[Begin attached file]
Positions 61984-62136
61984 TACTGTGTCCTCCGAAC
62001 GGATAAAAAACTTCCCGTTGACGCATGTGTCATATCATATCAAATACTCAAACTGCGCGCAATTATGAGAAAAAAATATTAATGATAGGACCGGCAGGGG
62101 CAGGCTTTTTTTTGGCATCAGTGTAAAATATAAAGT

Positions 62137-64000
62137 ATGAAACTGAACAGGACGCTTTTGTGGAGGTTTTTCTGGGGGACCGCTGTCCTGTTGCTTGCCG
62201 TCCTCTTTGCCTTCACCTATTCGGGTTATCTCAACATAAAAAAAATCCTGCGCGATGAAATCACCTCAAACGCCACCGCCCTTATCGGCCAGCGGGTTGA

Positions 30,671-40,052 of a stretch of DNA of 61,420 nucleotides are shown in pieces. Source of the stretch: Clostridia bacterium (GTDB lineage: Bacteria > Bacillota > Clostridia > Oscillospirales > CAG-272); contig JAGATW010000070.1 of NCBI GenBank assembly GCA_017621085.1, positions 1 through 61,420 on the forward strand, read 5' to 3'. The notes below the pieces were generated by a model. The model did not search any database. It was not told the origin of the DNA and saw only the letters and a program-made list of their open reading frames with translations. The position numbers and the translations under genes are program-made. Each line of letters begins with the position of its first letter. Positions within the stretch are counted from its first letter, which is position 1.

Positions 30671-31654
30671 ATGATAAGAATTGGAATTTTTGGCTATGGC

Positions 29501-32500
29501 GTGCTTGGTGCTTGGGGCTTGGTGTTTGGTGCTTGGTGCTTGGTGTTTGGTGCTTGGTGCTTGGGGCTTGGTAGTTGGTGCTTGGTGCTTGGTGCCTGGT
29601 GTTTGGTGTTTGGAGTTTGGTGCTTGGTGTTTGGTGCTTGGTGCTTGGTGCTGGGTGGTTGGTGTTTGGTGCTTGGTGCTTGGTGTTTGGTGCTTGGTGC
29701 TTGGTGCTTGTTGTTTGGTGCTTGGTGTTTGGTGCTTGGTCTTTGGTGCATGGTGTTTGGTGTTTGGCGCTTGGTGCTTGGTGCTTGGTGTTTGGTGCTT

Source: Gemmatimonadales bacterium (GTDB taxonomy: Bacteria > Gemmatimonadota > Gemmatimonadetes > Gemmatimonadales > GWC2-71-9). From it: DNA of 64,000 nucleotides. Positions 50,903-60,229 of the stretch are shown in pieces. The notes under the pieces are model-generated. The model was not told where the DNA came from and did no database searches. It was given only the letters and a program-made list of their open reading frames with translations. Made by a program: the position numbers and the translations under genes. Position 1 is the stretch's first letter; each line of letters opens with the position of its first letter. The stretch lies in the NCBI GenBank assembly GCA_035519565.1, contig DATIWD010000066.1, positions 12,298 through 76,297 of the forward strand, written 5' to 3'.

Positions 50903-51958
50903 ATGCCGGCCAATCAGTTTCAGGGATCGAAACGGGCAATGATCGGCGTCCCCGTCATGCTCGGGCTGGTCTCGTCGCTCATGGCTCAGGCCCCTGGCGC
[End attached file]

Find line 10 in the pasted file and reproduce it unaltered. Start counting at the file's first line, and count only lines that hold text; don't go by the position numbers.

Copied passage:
30671 ATGATAAGAATTGGAATTTTTGGCTATGGC